Shelley O. has this positive statement about navigating ReserveAmerica. “ReserveAmerica does let you change and modify your reservation dates as your plans change and the system works pretty well. We do make our reservations six months to a year in advance!”
Here is a suggestion from Roger B. “The problem isn’t always the campground being full. Many people make reservations and never cancel when plans change. This leaves sites unused when other people are looking for a site. The reservation system needs to change. Whether it’s time limits to show up or your site is given away, or restrictions on further reservations for people that don’t show or don’t cancel. Something needs to be done. We see unused sites at almost every campground we go to.”
Jane F. has an answer for the no-shows and the “full/reserved” campgrounds. She writes: “It’s very difficult to get a spot because sites are booked months in advance. Recently we found a spot in an AZ regional park BUT we had to move twice in a 10-day span because the site was reserved. Both times no one showed up for the sites. To make it worse, the entire park was only 30% occupied the entire time of our stay and we were told it was completely “full/reserved”! The problem is people don’t cancel because the cancellation fee is too high. Solution: Have a policy that if you are a 24-hour no-show, your site will be rebooked with no refund. Win-win for parks (site rented twice) and another camper can get in!”
DEDICATED TO FINDING A SPOT
Everyone that is looking for a campsite and having trouble knows that it pays to be dedicated, despite dedication being so time-consuming! This comment from “newbie” Daniel J. writes, “My family and I are part of this ‘newbie’ RV crowd sweeping the scene. We were, and still are, avid tent campers, backpackers, and general outdoors fanatics. I’ve had years of experience with local state parks here in Texas that are typically hot spots for tourists. In college, we would dirtbag – err … boondock – Friday nights, and then take advantage of any no-show sites on Saturday morning to stay in the parks where we rock climb. Now with online reservation systems and a dose of adult morality (and reality with two small kids), I simply hound a campground for weeks before my trip date, looking for last-minute cancellations. We’ve been able to find reservations at two parks this summer that are typically booked solid for the entire year. All it takes is a bit of patience and a fast trigger finger when a site opens up. Happy hunting everyone!”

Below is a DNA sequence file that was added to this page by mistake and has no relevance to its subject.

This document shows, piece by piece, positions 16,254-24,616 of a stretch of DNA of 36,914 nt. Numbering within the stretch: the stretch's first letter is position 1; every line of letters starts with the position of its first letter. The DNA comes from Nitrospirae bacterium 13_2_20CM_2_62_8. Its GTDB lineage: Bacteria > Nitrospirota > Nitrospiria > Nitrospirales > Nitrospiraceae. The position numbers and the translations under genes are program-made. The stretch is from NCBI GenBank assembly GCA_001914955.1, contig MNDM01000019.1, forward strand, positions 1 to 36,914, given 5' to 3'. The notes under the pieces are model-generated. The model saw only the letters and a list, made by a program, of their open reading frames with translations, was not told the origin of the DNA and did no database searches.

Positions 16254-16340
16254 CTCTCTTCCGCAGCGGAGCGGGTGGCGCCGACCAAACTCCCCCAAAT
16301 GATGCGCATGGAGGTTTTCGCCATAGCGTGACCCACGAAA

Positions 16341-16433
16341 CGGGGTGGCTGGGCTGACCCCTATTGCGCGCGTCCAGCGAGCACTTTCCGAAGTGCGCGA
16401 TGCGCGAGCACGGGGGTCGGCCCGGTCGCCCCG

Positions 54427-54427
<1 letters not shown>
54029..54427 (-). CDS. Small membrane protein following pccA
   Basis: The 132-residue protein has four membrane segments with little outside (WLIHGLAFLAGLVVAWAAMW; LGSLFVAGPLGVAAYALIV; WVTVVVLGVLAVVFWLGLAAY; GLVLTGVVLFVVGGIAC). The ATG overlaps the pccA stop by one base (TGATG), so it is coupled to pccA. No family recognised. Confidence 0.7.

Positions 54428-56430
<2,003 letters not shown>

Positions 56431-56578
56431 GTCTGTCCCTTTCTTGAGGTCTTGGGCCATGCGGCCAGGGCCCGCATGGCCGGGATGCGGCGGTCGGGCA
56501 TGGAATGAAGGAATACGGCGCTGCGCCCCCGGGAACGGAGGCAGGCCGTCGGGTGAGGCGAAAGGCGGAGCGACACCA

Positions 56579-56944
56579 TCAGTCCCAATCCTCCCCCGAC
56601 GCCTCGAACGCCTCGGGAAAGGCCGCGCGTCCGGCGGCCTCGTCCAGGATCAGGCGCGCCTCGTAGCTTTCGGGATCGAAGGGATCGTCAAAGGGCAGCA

Now, some questions for you:
• Are you finding more and more campgrounds booked up? Or are you having no problem finding places to stay?
• If campgrounds continue to be crowded and RVing continues to become more popular, will it affect how or when you RV?
• Do you have any tips or secrets you’d like to share about finding campgrounds that aren’t as crowded?
Please use the form below to answer one or more of these questions, or tell us what you’ve experienced with campground crowding in general.
Read last week’s Crowded Campgrounds column here.
They already have this policy in most parks. THE PROBLEM IS, PARKS DONT ENFORCE IT!!! If you don’t call the park to say you will be late, they should cancel that reservation by 9AM the next day!!! I knew of a man that died, no one called his sites. He booked 2 weeks at a time and his sites sat empty each reservation. PRIME WATERFRONT SITES.
That solution is a no-brainer. That plus same day reservations would solve the problem.
I agree. I think you should cancel your reservation if you can’t make it, especially with a no show after 24 hours policy. We have been camping and found many people not show and not cancel and other campers want to camp but cannot.